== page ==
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How Newspapers Reveal Political Power

Published online by Cambridge University Press:  11 January 2018

Abstract

Political science is in large part the study of power, but power itself is difficult to measure. We argue that we can use newspaper coverage—in particular, the relative amount of space devoted to particular subjects in newspapers—to measure the relative power of an important set of political actors and offices. We use a new dataset containing nearly 50 million historical newspaper pages from 2,700 local US newspapers over the years 1877–1977. We define and discuss a measure of power we develop based on observed word frequencies, and we validate it through a series of analyses. Overall, we find that the relative coverage of political actors and of political offices is a strong indicator of political power for the cases we study. To illustrate its usefulness, we then apply the measure to understand when (and where) state party committees lost their power. Taken together, the paper sheds light on the nature of political news coverage and offers both a new dataset and a new measure for studying political power in a wide set of contexts.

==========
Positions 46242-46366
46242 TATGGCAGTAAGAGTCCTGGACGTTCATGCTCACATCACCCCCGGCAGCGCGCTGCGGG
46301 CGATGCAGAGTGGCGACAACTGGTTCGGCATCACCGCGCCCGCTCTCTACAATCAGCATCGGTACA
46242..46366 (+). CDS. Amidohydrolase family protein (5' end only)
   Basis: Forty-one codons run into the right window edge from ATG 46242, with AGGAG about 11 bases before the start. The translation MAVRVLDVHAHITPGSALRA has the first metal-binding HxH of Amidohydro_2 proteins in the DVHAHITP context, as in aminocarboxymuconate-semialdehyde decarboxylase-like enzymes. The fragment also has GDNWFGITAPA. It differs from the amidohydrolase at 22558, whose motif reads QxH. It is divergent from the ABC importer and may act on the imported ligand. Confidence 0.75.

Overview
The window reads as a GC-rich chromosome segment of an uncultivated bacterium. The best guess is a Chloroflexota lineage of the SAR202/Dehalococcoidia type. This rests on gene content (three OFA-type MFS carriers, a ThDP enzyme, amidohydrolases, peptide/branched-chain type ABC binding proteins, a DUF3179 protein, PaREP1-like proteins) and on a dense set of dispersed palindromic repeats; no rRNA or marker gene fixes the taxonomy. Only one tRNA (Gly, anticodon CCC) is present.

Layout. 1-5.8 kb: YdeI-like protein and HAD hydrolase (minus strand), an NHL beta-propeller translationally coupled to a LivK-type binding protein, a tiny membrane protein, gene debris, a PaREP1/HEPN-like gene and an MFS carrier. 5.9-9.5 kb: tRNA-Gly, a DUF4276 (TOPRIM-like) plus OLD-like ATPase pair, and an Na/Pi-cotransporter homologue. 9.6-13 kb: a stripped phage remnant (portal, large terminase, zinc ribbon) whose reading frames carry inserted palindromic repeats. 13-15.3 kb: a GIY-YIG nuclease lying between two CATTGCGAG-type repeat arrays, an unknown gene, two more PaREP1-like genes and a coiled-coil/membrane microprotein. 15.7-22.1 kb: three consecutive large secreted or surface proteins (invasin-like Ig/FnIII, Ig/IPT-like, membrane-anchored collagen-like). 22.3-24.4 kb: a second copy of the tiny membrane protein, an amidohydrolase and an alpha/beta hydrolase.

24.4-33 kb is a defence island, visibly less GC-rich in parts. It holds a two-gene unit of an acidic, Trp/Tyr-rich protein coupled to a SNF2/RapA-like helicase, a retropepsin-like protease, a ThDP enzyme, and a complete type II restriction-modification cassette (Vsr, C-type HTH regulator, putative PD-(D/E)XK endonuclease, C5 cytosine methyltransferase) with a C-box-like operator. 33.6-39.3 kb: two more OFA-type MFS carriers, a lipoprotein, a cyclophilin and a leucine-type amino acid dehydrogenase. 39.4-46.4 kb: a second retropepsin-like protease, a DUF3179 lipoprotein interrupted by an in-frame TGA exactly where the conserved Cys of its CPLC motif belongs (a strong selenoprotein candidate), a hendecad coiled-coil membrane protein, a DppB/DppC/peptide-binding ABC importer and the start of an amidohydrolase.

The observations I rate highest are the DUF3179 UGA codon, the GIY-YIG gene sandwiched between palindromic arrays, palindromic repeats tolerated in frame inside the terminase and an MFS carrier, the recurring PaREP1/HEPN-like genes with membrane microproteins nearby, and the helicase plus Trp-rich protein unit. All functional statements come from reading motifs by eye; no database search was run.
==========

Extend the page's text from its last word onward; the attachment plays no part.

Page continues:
Type
Original Articles
Copyright
© The European Political Science Association 2018 

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Footnotes

*

Pamela Ban is a PhD Candidate, Department of Government, 1737 Cambridge Street, CGIS Knafel Building Room 423, Cambridge, MA 02138 (pban@fas.harvard.edu). Alexander Fouirnaies is an Assistant Professor, Harris School of Public Policy, University of Chicago, 1155 E 60th St, Chicago, IL 60637 (fouirnaies@uchicago.edu). Andrew B. Hall is an Assistant Professor, Department of Political Science, Encina Hall, Stanford University, 616 Serra Mall #100, Stanford, CA 94305 (andrewbhall@stanford.edu). James M. Snyder is a Professor, Department of Government, 1737 Cambridge Street, CGIS Knafel Building Room 423, Cambridge, MA 02138 (jsnyder@gov.harvard.edu). For in-depth discussant comments, the authors thank Jordi Blanes i Vidal, Ethan Kaplan, and Daniel Moskowitz. For helpful discussion the authors thank participants of the Princeton/Warwick Political Economy Conference in Venice, Italy, the American Politics Research Workshop at Harvard University, and the PECO Conference in Washington, DC. To view supplementary material for this article, please visit https://doi.org/10.1017/psrm.2017.43

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